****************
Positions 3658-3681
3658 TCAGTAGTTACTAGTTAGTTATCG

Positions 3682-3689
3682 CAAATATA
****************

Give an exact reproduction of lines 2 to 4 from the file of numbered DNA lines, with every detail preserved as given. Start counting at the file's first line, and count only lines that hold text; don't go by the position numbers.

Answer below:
3658 TCAGTAGTTACTAGTTAGTTATCG

Positions 3682-3689
3682 CAAATATA